Summer means travel. And, most likely, that mean spending uncomfortable hours in a car or on a plane, which can trigger back, joint and muscle pain. Fortunately, there are things you can do to avoid the aches and pains of travel this summer.

1. You may want to visit a chiropractor before your trip. Getting an adjustment before your trip could save you from aches and pains while on vacation.

2. Warm up and stretch before you get into the car or board the airplane. It sounds silly but stretching can help warm up your muscles and prevent them from tightening up.

3. Don’t carry your wallet in your back pocket. It will tilt your pelvis and could cause pain.

4. Bring an ice pack, moist hot pack or biofreeze with you in case pain does flare you have something to help ease the pain.

On a Plane

1. Be careful to lift your luggage out of the car and lift it into the overhead bin without twisting your spine. Bend from your knees rather than arch your back. If you’re taking your luggage aboard the plane with you, be sure to switch it from side to side as you traverse the terminal. That goes for your shoulder bag, too. Check bags that weigh more than 5 percent to 10 percent of your body weight.

2. Tilt your seat backward to support your spine. Bring a small pillow or cushion with you for lumbar support, and a C-shaped neck pillow to encourage proper posture and to help you sleep. You might also want to sit on your jacket or a blanket to reduce the discomfort of sitting on an inadequately cushioned seat.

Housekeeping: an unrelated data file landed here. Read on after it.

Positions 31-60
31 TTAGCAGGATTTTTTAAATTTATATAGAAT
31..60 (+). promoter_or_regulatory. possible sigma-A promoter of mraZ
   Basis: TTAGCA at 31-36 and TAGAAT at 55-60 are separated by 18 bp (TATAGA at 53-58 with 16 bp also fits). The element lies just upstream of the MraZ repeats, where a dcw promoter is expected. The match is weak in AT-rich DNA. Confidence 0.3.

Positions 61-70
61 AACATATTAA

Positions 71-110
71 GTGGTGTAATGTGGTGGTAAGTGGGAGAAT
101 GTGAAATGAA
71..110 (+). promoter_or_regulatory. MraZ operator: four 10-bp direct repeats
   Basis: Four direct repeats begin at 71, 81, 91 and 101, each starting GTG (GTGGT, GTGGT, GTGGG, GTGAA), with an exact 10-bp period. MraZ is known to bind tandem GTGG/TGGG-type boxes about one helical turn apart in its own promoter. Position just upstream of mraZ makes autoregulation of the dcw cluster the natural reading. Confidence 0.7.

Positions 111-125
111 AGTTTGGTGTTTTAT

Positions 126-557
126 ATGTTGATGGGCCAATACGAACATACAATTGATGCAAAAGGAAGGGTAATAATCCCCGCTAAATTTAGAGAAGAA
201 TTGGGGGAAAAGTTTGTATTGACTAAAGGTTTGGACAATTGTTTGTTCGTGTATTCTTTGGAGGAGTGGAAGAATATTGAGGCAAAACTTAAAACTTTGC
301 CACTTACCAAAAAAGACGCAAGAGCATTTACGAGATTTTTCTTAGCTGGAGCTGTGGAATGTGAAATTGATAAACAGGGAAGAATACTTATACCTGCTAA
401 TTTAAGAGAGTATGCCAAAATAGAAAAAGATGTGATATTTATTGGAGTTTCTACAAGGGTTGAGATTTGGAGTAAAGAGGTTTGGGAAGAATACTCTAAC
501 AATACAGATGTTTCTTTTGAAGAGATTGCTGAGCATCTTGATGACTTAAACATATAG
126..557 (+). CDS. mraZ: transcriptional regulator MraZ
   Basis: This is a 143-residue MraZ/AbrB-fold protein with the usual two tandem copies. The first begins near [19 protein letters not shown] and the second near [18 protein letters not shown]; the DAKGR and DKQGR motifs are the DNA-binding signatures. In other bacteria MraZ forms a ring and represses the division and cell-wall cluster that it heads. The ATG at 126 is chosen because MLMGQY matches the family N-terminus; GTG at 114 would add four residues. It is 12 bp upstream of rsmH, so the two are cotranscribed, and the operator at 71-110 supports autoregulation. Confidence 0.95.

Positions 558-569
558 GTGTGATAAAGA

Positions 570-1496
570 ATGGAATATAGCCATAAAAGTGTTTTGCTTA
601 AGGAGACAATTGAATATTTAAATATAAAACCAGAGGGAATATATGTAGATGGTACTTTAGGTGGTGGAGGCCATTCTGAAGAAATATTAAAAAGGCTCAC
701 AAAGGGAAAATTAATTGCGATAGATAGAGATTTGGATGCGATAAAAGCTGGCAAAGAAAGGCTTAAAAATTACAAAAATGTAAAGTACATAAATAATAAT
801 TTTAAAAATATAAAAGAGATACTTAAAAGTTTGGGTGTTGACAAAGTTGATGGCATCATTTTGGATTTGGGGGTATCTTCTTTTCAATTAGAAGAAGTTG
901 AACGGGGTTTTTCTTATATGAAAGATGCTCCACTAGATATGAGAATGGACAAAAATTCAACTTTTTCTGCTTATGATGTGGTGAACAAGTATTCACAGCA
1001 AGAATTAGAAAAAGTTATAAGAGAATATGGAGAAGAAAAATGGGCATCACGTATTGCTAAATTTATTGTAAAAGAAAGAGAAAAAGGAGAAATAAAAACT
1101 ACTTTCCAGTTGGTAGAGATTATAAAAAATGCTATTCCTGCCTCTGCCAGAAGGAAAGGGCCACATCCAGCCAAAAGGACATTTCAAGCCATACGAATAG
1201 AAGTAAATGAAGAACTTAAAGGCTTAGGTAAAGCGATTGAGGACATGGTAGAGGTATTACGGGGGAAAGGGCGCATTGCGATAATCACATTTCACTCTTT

3. Be aware of your posture. Align your spine against the back of the seat and be sure the headrest supports the middle part of your head. Avoid rounding your shoulders and plant both feet firmly on the floor (rest them on your carry-on if you’re too short).

4. Stay hydrated. Very low humidity in the pressured cabin dehydrates the body. Choose water over alcohol, coffee or tea, which encourage dehydration.

In the Car

1. Adjust the seat so you’re as close to the wheel as you can be, and keep your knees a little bit above your hips.

2. Alternate holding your hands at the 2 o’clock and 7 o’clock positions, then the 10 o’clock and 5 o’clock positions. Don’t grip the wheel too tightly, as that increases muscle fatigue in the hands, wrists and arms.

3. Use a pillow for lumbar support.

4. Take a break every couple of hours, and do some active range-of-motion exercises.

5. Use cruise control so your legs can rest at a right angle in the car.

6. If you develop pain or tension in your neck or the back of your head, try this exercise: Sit up straight, look straight ahead, and press the back of your head into the headrest. Hold for five seconds, and do 10 reps.

If pain lingers after you travel, its time to go see your chiropractor!